Natural Dyeing + Wool Felting

It all started at the farm. For our field study, Cass, Christa, and I headed to Brooklyn Grange to volunteer, picking vegetables for a few hours, then learning how to wash them and bunch them for sales. One of the vegetables we picked was radishes and when you pick them in bulk, a fair amount of them turn out to be bad or split. We gathered all of the bad radishes and decided to dye our wool with them instead of buying new vegetables at the greenmarket.


Straight from the source! This is a photo of a radish I picked and put in the basket to take home and dye with.


After picking our dyeing materials, we began the dyeing process which started with soaking the wool in warm water. This is extremely important because wool soaks up dye better when it’s already wet.


Christa and I with the turnips just before putting them in water to become dye! We measured out around three cups of turnips, filling this bowl to the top.


Pouring the radishes into boiling water to make dye.


The finished dyed wool! For this project we reused the little glass jars that I used for my picnic project to hold the food. They made the perfect containers for our wool. For the darkest red, we added tannic acid to the radishes. For the light pink, we added tannic acid to the radish leaves. And for the green yellow, we added baking soda to the radish leaves.


A closer look at the vibrant colors we achieved. Unfortunately, when we removed the actual wool from the dye and washed it, the colors faded quite a bit but we were still left with a light yellow green and two shades of light pink.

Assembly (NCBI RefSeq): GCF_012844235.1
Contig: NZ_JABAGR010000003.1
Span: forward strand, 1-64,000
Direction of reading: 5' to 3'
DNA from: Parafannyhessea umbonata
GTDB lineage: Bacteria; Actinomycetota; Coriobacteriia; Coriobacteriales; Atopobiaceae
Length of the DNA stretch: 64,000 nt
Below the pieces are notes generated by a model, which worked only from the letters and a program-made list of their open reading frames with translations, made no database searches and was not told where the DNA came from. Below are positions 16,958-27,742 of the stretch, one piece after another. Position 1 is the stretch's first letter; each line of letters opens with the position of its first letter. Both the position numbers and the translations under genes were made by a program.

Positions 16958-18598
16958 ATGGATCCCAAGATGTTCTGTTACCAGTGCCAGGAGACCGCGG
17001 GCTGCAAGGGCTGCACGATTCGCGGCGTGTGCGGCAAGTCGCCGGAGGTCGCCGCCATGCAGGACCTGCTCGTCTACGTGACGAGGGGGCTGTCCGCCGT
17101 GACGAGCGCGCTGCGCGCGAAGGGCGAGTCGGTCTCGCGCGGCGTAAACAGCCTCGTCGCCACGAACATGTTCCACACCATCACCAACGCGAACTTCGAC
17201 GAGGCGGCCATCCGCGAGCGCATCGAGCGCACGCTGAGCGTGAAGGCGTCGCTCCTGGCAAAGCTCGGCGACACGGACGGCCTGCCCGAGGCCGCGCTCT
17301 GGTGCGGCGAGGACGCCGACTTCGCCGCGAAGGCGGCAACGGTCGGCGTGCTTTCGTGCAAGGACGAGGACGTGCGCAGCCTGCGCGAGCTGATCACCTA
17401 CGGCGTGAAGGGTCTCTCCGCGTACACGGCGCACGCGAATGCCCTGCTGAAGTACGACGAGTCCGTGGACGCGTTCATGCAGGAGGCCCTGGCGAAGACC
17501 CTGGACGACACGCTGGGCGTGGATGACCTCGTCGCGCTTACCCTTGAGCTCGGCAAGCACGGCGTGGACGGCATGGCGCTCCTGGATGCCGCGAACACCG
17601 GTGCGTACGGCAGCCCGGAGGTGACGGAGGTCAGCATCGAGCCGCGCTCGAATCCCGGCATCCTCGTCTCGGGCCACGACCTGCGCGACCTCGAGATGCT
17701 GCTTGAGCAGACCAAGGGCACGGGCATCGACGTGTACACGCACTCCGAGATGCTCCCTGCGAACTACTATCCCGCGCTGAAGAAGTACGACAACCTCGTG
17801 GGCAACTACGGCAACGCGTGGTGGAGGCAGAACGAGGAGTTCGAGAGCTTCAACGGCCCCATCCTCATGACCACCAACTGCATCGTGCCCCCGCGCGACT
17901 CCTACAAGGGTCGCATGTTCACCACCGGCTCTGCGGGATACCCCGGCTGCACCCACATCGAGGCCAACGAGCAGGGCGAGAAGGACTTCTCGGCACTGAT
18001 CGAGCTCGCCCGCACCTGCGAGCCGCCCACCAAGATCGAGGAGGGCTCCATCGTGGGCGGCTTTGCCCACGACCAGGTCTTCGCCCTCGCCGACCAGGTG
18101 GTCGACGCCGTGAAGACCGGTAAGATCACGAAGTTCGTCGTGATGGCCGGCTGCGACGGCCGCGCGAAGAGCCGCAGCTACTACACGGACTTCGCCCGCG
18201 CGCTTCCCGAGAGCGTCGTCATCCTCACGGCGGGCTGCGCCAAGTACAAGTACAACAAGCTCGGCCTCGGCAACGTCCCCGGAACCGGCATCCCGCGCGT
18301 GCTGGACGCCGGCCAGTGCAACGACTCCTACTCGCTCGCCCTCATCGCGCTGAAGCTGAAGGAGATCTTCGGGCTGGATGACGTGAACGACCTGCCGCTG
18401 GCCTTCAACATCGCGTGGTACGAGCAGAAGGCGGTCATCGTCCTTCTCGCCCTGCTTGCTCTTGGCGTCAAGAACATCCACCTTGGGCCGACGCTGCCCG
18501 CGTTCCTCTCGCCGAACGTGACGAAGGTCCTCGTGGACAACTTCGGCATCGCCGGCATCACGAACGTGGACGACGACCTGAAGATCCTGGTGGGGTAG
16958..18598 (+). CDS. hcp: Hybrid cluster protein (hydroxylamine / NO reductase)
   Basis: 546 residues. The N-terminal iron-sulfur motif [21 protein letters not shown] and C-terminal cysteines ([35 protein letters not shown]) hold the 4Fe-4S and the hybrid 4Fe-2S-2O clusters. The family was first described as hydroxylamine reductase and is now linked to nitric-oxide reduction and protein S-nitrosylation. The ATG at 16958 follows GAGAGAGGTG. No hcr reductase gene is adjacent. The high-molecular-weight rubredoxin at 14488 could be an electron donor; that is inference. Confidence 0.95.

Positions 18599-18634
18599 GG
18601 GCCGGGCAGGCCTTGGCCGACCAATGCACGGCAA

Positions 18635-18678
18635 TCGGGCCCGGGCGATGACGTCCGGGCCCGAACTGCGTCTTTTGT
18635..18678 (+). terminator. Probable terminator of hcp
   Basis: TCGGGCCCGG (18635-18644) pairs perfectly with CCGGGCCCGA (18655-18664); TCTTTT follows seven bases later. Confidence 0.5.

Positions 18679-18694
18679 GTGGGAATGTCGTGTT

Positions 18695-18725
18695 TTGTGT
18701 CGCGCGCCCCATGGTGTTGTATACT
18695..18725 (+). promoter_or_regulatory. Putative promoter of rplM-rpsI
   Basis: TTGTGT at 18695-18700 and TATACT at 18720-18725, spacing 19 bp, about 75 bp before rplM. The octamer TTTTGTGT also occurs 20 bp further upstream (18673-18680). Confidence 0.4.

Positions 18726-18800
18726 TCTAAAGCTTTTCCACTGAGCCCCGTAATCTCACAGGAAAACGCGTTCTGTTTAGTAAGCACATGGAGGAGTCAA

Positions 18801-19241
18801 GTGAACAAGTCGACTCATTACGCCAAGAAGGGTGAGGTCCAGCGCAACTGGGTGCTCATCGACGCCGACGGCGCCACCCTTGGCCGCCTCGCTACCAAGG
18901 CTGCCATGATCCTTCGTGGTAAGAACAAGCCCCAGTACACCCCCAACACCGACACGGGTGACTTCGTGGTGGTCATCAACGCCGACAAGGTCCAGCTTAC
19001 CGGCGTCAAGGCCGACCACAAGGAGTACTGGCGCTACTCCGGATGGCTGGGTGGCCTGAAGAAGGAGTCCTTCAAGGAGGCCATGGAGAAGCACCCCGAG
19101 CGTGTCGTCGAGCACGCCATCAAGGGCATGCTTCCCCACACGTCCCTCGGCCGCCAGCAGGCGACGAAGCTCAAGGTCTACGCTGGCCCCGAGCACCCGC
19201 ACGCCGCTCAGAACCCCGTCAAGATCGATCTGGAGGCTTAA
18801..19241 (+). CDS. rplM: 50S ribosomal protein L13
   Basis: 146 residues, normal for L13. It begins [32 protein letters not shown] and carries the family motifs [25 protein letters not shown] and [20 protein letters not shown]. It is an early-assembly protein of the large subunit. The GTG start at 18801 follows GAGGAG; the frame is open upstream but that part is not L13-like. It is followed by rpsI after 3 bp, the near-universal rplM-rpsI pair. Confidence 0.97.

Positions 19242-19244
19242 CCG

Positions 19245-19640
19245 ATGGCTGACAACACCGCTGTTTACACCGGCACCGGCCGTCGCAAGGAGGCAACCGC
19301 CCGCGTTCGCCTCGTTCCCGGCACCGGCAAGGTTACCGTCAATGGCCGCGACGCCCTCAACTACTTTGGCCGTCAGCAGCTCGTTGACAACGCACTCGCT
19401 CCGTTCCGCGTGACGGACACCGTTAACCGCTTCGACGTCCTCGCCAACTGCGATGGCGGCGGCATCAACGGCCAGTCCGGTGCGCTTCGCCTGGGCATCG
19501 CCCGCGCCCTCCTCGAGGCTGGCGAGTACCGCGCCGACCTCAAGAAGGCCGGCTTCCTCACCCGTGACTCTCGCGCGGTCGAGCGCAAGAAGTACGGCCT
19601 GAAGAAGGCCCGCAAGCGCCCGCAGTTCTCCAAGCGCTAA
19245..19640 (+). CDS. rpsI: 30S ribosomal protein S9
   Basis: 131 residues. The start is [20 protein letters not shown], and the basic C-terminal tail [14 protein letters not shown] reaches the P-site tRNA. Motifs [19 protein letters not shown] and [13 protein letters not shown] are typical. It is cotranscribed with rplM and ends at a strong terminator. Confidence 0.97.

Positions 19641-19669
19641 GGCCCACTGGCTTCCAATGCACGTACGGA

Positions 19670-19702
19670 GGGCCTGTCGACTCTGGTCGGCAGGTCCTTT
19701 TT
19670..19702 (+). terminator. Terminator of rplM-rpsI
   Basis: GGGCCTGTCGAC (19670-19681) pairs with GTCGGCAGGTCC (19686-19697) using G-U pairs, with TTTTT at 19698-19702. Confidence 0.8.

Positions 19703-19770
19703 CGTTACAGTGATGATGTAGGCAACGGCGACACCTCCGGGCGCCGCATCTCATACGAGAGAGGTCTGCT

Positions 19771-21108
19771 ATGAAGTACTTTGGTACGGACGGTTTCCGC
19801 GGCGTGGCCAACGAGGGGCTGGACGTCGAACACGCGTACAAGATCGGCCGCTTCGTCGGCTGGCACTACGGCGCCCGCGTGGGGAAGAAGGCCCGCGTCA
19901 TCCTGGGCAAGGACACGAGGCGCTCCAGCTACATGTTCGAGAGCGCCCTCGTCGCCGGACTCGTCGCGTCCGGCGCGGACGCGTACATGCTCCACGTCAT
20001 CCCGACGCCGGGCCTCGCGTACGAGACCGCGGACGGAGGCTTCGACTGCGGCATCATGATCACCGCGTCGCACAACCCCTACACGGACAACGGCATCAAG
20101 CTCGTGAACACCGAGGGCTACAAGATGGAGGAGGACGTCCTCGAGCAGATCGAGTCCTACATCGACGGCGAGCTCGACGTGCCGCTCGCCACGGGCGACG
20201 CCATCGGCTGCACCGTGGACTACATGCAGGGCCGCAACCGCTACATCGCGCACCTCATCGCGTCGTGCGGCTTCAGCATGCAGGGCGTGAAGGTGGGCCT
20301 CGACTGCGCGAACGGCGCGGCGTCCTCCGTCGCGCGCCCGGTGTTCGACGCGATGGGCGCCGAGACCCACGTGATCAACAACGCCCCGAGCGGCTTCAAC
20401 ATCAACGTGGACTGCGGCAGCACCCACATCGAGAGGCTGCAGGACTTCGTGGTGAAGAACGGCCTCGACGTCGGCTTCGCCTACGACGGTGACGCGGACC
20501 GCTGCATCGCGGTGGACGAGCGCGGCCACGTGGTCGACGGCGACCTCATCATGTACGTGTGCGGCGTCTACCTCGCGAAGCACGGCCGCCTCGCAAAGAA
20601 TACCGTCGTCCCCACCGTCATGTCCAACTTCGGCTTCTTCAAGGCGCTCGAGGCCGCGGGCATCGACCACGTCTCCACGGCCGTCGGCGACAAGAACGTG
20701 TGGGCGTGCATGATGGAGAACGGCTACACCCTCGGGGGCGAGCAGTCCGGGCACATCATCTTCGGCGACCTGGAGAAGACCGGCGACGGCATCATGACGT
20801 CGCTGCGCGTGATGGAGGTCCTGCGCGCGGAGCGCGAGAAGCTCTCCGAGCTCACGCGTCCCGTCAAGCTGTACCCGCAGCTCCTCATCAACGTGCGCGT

Next, I began felting. This photo is from one of the early stages. It’s hard to tell what’s going on in this photo because of all the soap suds. I used an old plastic lid cut into the shape that I wanted as my resist and started by felting plain white wool around the resist, adding water, and rubbing soap into the wool through a fine mesh net to make the felt fluffs merge together.


This is the next step. After making the center nice and soapy, the edges should still be a little wispy. I folded them into the center and used some water to make them stick and flatten. Then I repeated this process four times on each side to build up a thick layer of felted wool so that I could form my shape at the end more easily.


Cutting a hole in the felted wool and trying to get the resist out was perhaps the hardest part. Since I used a plastic lid, it was little thicker than most resists are supposed to be and I had a difficult time trying to bend it and get it out of the small hole I cut. The top in this picture looks overstretched, but I fixed it with soapy water and some gentle pulling to get it to the shape I wanted.


To set the shape of my felted wool bowl, I ran it under cold water and set it on this bowl to dry overnight.

The shape of my little bowl is exactly how I wanted it, I wanted a smaller more round bowl so that I can later use it to hold rings and other jewelry. Since my dyed wool turned out a lot lighter than I had hoped and expected, the color of my felted bowl was also very light. I alternated between white, light pink, and light yellow but it’s hard to tell that there are different colors. If I were to do this project over, I would soak my wool in the dye longer and experiment with different fruits and vegetables for a more vibrant color.

Leave a reply

Skip to toolbar